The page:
Building gathers a group of Building the Future commissioners together for the first time to take soundings on ideas to improve the built environment

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What is the most frustrating thing about working in the construction industry? Is it lengthy procurement processes, slow planning, the race to the bottom on price?, the lack of takeup of tech? Skills shortages? Perhaps it is the lack of progress on inclusivity or net zero? Or maybe something else entirely?

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Since January this publication’s ambitious Building the Future Commission has been examining issues preventing the built environment from reaching its full potential. We’ve been looking at potential solutions and new thinking across eight work streams helped by our panel of 19 commissioners.

We wanted to get time in the diaries of our busy commissioners – who are all key figures from the world of business, policy, research and education – so we could bring them together in the same room with our editorial team and take soundings on the state of the built environment and what may be done to improve it.

The aim of hearing from the panel gathered at Gleeds’ offices in central London was to hear the germ of ideas that could help us on our journey towards coming up with a set of recommendations under a unifying theme in the commission’s final report, which will be produced after 12-months of work during this, our 180th anniversary year.

On the panel

The following Building the Future Commisisoners took part in the discussion:

  • Andrew Mellor, partner,PRP
  • Rebecca Rees, partner, Trowers & Hamlins
  • Simon Tolson, senior partner, Fenwick Elliott
  • Simon Wyatt, sustainability partner, Cundall
  • Martha Tsigkari, Senior partner and head of the applied R+D group at Foster + Partners
  • Katy Dowding, president and chief executive, Skanska
  • Richard Steer, chair, Gleeds
  • Mark Wild, chief executive, SGN,
  • Kay Hughes, design director, HS2
  • Neal Shasore, Head of school and chief executive of the London School of Architecture

This meeting was about sharing some initial thoughts and brainstorming of the challenges facing construction and what needs to change.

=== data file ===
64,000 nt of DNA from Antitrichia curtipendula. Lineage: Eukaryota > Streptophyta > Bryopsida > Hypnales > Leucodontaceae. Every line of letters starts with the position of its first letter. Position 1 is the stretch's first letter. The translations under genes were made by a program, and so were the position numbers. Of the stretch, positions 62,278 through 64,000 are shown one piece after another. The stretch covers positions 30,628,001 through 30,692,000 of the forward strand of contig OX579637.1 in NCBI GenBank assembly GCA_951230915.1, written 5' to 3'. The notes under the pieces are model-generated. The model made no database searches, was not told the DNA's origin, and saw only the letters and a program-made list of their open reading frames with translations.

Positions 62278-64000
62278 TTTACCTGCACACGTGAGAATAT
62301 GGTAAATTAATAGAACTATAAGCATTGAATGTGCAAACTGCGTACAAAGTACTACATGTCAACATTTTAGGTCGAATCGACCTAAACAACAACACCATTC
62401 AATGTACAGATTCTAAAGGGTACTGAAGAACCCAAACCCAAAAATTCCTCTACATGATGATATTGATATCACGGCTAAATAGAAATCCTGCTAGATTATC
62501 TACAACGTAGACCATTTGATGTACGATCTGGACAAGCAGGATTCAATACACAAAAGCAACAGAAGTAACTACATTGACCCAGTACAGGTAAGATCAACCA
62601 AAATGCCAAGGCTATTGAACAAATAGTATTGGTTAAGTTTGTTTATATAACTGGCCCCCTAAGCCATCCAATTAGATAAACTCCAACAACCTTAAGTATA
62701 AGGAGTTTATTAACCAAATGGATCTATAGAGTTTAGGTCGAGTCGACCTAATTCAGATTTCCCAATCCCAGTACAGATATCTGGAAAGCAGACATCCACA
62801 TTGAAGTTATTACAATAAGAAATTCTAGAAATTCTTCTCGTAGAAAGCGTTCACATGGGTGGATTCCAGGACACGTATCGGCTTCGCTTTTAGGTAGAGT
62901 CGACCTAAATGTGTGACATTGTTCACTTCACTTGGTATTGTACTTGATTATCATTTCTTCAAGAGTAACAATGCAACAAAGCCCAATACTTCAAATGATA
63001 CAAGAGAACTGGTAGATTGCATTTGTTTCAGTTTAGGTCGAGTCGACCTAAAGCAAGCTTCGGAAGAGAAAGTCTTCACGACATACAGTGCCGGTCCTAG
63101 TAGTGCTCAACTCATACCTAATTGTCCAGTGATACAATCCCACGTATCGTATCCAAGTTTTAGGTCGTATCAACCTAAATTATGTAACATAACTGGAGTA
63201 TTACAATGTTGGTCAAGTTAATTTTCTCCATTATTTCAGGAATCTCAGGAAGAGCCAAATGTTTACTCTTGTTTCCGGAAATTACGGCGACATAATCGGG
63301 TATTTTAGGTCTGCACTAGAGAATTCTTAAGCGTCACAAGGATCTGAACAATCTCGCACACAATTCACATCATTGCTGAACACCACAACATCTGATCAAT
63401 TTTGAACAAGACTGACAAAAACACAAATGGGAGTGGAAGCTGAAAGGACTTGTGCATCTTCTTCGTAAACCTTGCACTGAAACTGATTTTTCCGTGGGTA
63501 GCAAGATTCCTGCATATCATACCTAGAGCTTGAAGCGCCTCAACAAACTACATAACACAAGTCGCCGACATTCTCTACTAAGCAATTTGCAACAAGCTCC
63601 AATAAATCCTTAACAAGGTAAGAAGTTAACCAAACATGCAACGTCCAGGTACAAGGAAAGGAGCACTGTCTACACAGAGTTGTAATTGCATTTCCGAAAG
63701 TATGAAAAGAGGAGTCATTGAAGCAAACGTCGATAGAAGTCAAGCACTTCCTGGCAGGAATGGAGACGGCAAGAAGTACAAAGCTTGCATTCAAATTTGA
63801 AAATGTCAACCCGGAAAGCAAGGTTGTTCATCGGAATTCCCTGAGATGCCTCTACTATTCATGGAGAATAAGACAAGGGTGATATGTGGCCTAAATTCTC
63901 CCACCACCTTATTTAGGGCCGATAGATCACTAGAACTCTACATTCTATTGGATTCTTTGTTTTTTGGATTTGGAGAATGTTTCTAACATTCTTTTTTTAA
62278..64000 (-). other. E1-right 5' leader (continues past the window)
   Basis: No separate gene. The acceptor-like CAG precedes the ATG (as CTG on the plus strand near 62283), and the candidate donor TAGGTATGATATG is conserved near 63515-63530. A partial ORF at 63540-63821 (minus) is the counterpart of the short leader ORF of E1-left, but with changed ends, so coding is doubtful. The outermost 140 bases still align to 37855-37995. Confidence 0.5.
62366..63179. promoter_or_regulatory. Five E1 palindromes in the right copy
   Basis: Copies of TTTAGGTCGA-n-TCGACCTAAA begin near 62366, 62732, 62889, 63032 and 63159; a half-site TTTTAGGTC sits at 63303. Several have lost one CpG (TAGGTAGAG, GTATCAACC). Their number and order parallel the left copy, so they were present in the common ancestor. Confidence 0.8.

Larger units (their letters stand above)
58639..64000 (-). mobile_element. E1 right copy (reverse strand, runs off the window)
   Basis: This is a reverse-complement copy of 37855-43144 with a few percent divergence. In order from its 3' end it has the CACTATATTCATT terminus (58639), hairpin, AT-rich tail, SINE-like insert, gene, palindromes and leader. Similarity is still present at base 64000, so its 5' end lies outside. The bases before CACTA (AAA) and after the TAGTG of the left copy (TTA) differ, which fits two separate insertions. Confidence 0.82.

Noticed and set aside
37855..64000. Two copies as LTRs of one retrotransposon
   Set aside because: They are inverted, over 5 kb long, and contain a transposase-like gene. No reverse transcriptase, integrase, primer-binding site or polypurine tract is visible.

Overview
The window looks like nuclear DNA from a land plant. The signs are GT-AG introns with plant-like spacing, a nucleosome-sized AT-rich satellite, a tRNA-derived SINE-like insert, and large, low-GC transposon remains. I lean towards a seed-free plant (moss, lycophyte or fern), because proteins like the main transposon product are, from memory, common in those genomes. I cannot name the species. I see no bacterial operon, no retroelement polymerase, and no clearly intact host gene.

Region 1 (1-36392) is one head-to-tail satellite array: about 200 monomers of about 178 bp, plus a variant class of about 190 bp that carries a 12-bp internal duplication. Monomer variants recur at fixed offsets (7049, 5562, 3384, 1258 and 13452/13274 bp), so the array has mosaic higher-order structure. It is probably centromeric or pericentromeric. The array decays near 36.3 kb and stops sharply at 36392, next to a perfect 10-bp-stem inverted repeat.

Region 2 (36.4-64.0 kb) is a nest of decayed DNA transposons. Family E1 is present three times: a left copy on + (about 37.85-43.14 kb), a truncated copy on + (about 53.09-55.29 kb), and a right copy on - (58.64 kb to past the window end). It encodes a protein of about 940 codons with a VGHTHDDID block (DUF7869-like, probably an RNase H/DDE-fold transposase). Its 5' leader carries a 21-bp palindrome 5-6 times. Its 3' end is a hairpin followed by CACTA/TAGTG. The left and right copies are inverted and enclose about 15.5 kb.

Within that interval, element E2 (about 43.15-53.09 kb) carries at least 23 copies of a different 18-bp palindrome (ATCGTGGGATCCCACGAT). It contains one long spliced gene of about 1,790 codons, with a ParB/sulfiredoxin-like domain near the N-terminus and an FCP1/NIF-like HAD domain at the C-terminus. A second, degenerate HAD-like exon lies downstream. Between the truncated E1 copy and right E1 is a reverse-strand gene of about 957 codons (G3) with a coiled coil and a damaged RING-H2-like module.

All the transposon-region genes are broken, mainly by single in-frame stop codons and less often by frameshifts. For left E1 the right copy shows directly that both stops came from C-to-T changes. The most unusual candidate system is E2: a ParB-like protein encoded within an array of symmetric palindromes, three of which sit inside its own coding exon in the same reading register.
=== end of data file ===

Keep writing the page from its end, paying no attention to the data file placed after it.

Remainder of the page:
The race to the bottom

One of the first things our panel talked about in depth was the oft quoted “race to the bottom” on price, which been thrust into the spotlight by the 2018 Hackitt review and findings from the Grenfell Inquiry.

Rebecca Rees, partner at Trowers & Hamlins, said there is a need for what she describes as a “competent client”. She said: “We are still awarding complex contracts, where safety and quality are the desired outcomes, at the lowest price. To get traction or to move clients away from lowest price tendering has proved extraordinarily difficult.”

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Rebecca Rees, partner, Trowers & Hamlins

Rees said she has plenty of ideas of how alternative price models will work and is working on what she calls a “grumpy” piece for the commission on “alternative price evaluation models”. Watch this space.

Andrew Mellor, partner at PRP echoes Rees by saying that “we’ve got to start paying more for buildings” and also said there needs to be more oversight on safety and design quality.

A lot of this, the commissioners suggest, is due to a lack of long-term strategic thinking or buy-in, particularly from clients, although the panellists are keen to stress it is the whole “authorising environment” - referring more generally to senior leadership at the organisational level making decisions - that needs to change.

Simon Tolson, senior partner at Fenwick Elliott, added that we need “intelligent customers” who make sure a “long term commitment is taken”, which he said rarely happens, although the “ship is turning”.

For Katy Dowding, president and chief executive of Skanska, the race to the bottom reduces opportunities for productivity and innovation.

She also said the lengthy competitive tendering process and huge transactional costs mean the opportunity to introduce innovation has long been lost by the time the supply chain is employed.

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Katy Dowding, president and chief executive, Skanska